Commend USDA for Cracking Down on Internet Pet Sales

Target: U.S. Department of Agriculture

Goal: Commend Department for new animal welfare reforms

New rules passed by the U.S. Department of Agriculture would subject dog owners who breed more than four females and sell the puppies online, by mail, or over the phone, to the same rules faced by wholesale animal breeders. New regulations will force these breeders to apply for federal licenses. Many online breeders have previously classified themselves as retail pet stores, which do not have to be licensed because buyers can see the health of the animal for themselves.

The USDA’s Kevin Shea says that the idea behind the new rules is that either government inspectors or buyers see the animals with their own eyes before they are sold. Many online pet retailers are puppy mills, which often have filthy, unhealthy kennels with many dogs confined to a small cage, many of them ill or suffering from genetic problems. Supposedly, these new rules stem from the USDA’s inspector general’s report from  2010, which uncovered grisly conditions at puppy mills around the country. The report recommended that the department tighten animal welfare laws to cut down on unscrupulous breeders.

The new rules, first proposed last year, would ensure that most people who sell pets over the Internet, by phone or mail order can no longer do so sight-unseen. Sellers either must allow buyers to see animals in person before they purchase them, or obtain a license and be subject to inspections by the Animal and Plant Health Inspection Service. The USDA says there were many complaints from customers who received pets sight unseen that were sick or dying. Whereas the new rules are targeted at dog breeders, they can also affect any type of animal breeder. Many large breeders of cats and rabbits will be affected by the rules.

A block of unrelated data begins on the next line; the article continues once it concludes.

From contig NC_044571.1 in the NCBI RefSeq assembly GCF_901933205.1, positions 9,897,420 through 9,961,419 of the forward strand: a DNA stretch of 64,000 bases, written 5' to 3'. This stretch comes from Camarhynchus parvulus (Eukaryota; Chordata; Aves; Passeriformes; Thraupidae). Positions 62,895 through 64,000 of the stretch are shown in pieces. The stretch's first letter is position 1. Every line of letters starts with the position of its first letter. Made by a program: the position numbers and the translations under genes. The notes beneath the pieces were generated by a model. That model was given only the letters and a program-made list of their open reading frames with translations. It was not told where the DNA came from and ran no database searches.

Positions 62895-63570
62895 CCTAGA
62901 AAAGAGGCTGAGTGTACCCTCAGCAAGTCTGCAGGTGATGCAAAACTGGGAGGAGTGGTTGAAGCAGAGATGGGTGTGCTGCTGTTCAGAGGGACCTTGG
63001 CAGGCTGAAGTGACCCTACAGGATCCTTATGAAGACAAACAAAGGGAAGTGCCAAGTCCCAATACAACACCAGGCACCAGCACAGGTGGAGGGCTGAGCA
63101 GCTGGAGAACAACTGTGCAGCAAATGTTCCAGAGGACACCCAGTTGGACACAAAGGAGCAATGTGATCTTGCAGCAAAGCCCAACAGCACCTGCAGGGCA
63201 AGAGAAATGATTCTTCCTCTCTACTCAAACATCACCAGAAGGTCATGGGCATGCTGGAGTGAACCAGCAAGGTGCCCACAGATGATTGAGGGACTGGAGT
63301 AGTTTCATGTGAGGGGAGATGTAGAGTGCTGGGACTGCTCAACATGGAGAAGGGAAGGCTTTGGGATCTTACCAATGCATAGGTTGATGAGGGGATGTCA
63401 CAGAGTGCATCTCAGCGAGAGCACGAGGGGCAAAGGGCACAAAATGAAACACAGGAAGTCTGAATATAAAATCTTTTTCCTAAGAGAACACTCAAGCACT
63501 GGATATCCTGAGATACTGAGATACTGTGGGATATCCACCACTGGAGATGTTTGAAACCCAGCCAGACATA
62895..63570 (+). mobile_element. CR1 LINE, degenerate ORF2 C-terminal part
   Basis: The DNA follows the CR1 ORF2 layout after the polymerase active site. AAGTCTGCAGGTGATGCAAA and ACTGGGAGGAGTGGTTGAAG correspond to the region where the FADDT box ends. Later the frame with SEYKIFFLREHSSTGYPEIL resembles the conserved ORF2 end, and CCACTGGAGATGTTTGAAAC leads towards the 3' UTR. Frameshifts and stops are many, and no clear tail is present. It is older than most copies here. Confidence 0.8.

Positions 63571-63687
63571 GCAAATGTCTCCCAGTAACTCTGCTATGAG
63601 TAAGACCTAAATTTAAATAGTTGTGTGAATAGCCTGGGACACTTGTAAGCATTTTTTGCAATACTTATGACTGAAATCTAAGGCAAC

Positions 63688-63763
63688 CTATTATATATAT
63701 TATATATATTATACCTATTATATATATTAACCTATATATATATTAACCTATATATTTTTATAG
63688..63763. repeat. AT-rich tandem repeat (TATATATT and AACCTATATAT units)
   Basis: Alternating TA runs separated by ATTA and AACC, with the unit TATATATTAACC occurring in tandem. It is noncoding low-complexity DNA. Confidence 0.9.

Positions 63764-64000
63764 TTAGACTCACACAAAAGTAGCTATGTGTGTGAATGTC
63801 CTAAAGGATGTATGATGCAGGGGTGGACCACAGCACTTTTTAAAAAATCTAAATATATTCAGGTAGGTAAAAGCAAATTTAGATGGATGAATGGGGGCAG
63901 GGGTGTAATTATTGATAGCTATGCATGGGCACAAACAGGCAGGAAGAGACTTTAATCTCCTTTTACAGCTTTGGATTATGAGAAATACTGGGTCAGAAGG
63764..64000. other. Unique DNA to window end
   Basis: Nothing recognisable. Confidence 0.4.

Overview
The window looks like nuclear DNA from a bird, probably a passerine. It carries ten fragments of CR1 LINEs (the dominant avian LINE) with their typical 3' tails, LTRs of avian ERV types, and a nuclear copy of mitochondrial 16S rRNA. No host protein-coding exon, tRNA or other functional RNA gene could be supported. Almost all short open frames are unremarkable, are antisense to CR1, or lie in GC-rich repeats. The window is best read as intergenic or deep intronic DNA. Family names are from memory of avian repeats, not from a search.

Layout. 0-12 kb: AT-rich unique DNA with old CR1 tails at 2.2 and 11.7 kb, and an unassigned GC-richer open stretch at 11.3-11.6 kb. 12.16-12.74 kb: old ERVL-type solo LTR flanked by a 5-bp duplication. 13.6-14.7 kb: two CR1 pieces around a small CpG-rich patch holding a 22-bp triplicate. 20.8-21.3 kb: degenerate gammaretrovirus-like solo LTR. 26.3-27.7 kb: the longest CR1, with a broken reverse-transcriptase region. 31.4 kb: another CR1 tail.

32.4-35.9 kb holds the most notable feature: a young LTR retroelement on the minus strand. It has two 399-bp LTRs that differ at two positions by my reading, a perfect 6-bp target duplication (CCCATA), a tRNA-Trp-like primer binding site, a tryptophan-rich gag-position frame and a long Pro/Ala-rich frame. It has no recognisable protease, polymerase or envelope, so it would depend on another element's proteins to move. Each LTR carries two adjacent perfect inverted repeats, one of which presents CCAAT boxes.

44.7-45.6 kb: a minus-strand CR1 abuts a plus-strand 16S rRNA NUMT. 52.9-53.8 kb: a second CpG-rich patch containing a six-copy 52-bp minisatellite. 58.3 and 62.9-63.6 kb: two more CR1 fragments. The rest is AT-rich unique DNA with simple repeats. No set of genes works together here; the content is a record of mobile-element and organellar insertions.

Animal welfare groups are thrilled by the new rule. ‘There are hundreds of thousands of dogs languishing in small wire cages, denied vet care and exposed to the elements that literally had no protection under federal law,’ Wayne Pacelle, president of The Humane Society of the United States said. ‘This turns that around.’ He said that while mail-order dog sales were a problem before popular use of the Internet, online sales have made the problem much worse.

Some small scale breeders have lobbied against the new rules, saying it could put them out of business. The USDA says that because of this, they decided on the number of four breeding females. ‘People who have generally been thought of as ‘hobby breeders’ continue to be exempt,’ USDA’s Shea said. He said the licenses will cost $750 or less and complying with the USDA regulations should only be expensive for breeders who aren’t already ensuring their animals have adequate housing and medical care.

The USDA’s new regulations are a great step towards eradicating puppy mills and giving animals a better start in life. Commend the USDA for making stricter regulations to crack down on Internet pet sales.


Dear United States Department of Agriculture,

Thank you for making regulations regarding licensing of Internet pet retailers. Many pets are bought on the Internet sight unseen, which makes puppy mills flourish while their dogs continue to suffer. These rules make it much harder for puppy mills to sell consumers sick and badly cared for animals, since they would have to be seen in person before they could be sold.

These new regulations are a great start to solving the problem of puppy mills and Internet pet sales from bad breeders. A license is a great way to make sure that the USDA can regulate where the animals are coming from and make sure they are healthy before they are sent off to their new owners. Thank you for cracking down on Internet pet sales.


[Your Name Here]

Photo credit: Steve 65 via Wikimedia Commons

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One Comment

  1. Pets are not a commodity to be sold on the internet. This should be a felony and a crime.

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